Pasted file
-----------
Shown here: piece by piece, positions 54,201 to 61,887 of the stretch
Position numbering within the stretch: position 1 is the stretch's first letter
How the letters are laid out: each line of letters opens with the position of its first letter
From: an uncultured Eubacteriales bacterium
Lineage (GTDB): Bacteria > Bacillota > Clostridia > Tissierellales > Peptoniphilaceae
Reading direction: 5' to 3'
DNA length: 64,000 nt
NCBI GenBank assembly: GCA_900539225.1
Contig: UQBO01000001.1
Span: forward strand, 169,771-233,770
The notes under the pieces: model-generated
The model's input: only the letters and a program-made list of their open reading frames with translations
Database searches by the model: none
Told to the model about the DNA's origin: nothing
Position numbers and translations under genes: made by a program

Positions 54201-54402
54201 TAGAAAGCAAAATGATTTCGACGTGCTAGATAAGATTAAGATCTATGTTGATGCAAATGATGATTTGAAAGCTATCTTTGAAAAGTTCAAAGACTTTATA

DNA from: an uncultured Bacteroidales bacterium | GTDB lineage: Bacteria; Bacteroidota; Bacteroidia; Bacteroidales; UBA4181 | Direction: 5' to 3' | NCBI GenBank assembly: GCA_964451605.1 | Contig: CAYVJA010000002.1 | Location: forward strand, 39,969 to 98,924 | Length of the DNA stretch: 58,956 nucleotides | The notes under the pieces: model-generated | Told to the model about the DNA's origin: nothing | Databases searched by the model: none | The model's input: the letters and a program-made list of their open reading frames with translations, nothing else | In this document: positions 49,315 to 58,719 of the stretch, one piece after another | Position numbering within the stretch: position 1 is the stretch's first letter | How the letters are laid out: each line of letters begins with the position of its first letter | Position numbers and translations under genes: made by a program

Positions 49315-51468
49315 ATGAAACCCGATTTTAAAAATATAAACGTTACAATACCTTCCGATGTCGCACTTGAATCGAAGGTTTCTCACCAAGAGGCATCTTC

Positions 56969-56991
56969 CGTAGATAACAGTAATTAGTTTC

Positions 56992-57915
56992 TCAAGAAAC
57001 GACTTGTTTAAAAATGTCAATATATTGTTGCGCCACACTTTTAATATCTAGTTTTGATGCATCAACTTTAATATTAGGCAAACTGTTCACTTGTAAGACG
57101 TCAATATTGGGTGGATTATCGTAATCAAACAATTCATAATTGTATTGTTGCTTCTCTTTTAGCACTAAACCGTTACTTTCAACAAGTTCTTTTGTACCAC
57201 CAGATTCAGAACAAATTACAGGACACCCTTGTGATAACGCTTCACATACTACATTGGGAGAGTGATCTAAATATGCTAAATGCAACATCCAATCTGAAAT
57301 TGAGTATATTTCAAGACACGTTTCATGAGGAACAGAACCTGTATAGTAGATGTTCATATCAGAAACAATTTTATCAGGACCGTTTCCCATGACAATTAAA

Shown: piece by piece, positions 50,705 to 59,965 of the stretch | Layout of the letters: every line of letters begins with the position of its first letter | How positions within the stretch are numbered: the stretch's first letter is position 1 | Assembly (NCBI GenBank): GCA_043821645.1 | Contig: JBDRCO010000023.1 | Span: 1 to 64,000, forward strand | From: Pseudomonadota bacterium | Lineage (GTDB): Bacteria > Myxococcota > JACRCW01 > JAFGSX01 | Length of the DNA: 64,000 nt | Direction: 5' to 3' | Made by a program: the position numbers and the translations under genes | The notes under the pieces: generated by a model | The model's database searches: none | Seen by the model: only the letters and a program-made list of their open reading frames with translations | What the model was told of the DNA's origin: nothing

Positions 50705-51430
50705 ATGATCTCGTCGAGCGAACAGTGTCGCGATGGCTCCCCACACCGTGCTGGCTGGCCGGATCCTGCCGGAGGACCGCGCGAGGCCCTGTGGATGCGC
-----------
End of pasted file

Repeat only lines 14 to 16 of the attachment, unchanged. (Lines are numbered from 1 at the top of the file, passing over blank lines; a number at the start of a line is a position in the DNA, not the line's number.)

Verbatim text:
Told to the model about the DNA's origin: nothing
Position numbers and translations under genes: made by a program

Positions 54201-54402